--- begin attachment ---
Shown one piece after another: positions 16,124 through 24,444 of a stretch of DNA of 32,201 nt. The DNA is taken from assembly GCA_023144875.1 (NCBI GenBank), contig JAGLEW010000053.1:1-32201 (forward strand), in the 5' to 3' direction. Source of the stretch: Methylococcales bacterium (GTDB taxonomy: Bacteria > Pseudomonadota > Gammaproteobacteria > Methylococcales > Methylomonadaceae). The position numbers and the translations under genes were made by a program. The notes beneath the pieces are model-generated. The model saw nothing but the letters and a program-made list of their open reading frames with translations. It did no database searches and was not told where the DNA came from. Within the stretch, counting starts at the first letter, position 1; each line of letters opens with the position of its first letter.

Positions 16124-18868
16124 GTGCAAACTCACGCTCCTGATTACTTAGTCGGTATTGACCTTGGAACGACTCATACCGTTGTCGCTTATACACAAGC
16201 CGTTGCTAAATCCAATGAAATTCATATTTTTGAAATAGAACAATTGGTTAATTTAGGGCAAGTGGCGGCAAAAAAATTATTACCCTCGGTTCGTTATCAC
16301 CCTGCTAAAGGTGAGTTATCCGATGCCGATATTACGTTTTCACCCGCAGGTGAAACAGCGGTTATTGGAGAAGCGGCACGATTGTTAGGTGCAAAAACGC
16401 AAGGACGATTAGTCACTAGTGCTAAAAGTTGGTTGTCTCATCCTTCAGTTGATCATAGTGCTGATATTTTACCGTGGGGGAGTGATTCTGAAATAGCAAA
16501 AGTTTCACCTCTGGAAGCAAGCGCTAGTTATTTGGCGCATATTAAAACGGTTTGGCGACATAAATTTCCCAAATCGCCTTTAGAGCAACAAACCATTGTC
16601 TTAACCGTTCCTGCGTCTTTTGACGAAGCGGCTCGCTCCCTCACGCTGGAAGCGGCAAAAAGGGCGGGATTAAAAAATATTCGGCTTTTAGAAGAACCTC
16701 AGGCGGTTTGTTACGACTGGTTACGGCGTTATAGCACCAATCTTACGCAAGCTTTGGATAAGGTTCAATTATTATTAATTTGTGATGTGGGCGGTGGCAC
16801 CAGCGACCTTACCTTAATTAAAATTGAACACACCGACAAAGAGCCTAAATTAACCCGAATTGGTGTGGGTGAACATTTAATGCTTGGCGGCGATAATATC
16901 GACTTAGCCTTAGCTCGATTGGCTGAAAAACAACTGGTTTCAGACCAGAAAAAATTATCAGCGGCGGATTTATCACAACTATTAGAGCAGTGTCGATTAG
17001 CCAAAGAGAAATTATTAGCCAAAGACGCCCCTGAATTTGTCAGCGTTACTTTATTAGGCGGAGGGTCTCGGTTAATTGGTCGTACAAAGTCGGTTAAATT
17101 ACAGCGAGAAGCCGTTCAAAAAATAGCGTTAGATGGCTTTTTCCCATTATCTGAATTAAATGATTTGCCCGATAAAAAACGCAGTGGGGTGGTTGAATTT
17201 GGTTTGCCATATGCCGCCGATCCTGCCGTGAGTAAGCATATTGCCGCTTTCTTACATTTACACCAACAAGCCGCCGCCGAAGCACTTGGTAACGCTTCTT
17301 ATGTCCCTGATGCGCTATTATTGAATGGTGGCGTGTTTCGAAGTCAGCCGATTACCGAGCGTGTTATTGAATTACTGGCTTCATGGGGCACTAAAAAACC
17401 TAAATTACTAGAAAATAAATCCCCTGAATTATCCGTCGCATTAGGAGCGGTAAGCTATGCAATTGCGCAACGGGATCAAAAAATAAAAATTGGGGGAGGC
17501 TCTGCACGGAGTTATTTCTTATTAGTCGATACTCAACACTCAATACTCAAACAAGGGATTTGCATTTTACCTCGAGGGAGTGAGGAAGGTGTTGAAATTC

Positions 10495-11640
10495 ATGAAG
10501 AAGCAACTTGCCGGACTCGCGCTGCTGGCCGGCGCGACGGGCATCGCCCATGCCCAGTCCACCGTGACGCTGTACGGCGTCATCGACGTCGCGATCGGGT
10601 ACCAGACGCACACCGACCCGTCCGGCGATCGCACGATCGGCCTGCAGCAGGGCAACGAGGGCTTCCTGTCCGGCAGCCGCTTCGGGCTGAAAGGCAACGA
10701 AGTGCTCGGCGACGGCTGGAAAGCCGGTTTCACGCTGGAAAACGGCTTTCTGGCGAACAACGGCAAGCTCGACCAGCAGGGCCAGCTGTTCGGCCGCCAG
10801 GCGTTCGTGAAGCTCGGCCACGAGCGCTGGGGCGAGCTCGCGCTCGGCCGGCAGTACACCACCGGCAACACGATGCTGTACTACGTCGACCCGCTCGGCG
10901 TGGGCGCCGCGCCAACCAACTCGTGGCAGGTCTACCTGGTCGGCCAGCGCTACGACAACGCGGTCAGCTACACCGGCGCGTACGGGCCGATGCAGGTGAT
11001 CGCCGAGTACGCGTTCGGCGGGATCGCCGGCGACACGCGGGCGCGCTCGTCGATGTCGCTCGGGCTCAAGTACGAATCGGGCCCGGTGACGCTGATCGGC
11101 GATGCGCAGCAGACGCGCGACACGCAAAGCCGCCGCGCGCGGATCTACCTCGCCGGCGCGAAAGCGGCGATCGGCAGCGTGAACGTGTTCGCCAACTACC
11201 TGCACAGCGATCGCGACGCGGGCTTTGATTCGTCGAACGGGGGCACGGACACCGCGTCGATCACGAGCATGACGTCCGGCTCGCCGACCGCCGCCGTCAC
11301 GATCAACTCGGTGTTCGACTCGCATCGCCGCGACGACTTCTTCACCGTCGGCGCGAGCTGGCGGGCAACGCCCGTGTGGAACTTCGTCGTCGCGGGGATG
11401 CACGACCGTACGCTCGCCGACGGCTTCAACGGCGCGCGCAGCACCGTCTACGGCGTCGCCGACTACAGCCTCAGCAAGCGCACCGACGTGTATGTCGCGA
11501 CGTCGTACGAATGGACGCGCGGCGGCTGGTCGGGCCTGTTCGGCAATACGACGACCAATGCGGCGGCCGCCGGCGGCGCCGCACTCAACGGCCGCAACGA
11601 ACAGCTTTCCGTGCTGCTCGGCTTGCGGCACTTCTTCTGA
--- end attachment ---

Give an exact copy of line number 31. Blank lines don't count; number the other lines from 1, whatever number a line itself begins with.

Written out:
11601 ACAGCTTTCCGTGCTGCTCGGCTTGCGGCACTTCTTCTGA